The Islamabad High Court on Thursday held the state and the National Disaster Management Authority responsible for the Murree tourist tragedy that claimed 22 lives, including 9 children.
IHC Chief Justice Athar Minallah, while hearing the public interest petition by Murree citizen Hammad Abbasi, grilled NDMA member Idrees Mehsud and remarked that the tragedy could have been avoided if the NDMA had a plan in place.
Non-functional NDMA Commission
During the hearing, it was also revealed that NDMA commission had only held two meetings since 2013, with CJ Minallah issuing instructions that Prime Minister Imran Khan summon a meeting of the same next week to determine why the authority had failed to execute its mandate and put plans in place for incidents like the one that transpired in Murree.
The NDMA Commission comprises the prime minister, the opposition leader in NA and Senate, provincial chief ministers, the premiers of Gilgit-Baltistan and AJK, relevant ministers, the chairman of the Joint Chiefs of Staff Committee or its representative, civil society member and the NDMA chairman.
When the court inquired about meeting of NDMA members, it was informed that one meeting was held on February 21, 2013, while another was held at March 28, 2018.
The court then asked whether the Opposition leader had requested a session, upon which the NDMA representative responded in the negative.
Justice Minallah also inquired whether the director general (DG) of NDMA had written to the government to hold a session with the authority, which also resulted in a negative response.
“If a session had been called and disaster preparedness had been formalised, the tragedy could have been avoided,” remarked the IHC CJ. “Was any plan put in place for Murree?”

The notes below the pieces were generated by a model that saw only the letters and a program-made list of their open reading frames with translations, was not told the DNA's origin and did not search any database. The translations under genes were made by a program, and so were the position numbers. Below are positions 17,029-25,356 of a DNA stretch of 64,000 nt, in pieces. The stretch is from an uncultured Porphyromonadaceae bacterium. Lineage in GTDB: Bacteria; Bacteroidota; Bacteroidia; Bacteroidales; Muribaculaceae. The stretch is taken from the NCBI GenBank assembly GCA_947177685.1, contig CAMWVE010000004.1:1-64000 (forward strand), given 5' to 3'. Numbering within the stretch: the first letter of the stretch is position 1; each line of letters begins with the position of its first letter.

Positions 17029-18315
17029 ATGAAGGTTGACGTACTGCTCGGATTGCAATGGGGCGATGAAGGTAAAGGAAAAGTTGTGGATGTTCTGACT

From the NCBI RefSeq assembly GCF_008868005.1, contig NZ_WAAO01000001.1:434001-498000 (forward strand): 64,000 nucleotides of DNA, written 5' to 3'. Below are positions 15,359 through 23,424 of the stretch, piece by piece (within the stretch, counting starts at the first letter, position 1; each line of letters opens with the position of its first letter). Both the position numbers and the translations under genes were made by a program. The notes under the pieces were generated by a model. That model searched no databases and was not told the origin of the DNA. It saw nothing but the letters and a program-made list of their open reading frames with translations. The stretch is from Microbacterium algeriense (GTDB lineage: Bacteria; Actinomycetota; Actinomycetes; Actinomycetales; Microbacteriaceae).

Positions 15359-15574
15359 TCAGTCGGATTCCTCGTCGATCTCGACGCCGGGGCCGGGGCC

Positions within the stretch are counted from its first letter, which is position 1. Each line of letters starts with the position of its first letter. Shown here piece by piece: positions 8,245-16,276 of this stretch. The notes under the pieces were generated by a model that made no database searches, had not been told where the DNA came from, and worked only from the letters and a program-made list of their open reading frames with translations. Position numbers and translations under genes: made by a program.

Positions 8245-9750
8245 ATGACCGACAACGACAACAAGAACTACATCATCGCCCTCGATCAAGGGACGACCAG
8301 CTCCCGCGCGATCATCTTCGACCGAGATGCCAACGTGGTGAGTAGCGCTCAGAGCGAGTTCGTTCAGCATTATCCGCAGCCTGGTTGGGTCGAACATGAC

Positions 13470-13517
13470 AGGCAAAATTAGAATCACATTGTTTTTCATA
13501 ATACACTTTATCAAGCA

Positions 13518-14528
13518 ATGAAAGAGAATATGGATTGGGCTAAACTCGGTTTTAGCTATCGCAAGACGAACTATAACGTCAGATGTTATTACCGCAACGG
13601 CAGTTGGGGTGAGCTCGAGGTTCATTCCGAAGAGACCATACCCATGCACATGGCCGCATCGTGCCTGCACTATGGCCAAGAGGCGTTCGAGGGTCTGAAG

Justice Minallah remarked that NDMA could not be exonerated in the Murree incident as it is the authority’s responsibility to have plans in place for such tragedies including a response mechanism to mitigate losses.
The court also instructed NDMA members present at the hearing to revisit the National Disaster Management Act, while pointing out that there were complaints that zero preparedness compounded the magnitude of the tragedy.
When asked if the NDMA had formulated any plans for the Rawalpindi district, the NDMA member said it was the responsibility of the provincial government.
Justice Minallah responded that provinces are required to comply with the National Disaster Management Act, while stating that the national authority had failed in discharging its duties.
“Did the provincial bodies have any sessions,” inquired the chief justice. “You can’t just blame the district administration,” the chief justice added, castigating he NDMA member.
“If the law had been followed, not a single citizen would have lost their life,” he added.
He said that there was no need for an inquiry into the tragedy as it was the NDMA’s responsibility to ensure the laws pertaining to disaster management were followed.
“If plans had been in place for districts, the situation wouldn’t have arisen,” he remarked.
Justice Minallah said that it was the NDMA’s failure that caused the tragedy and it was wrong to make residents of Murree the scapegoat.
“Everyone is saying that Murree people are exploitative. But what is their fault in all of this? NDMA failed in its duty,” he remarked.
He asked the NMDA member whether the authority’s chairman was acquainted with its laws. “You can’t even tell us whether there are district plans in place despite the passage of eleven years?”
If such plans were in place, hotel owners wouldn’t have had the gumption to overcharge.
He also instructed the prime minister should call a session of NDMA members next week and initiate action against those responsible for the tragedy.
Instruct PM to summon NDMA member meeting in the next week and determine who is to blame for the tragedy.
Justice Minallah rejected the attorney general’s request for more time, while instructing him to share details of those to blame at the next hearing, while adjourning it till next Friday.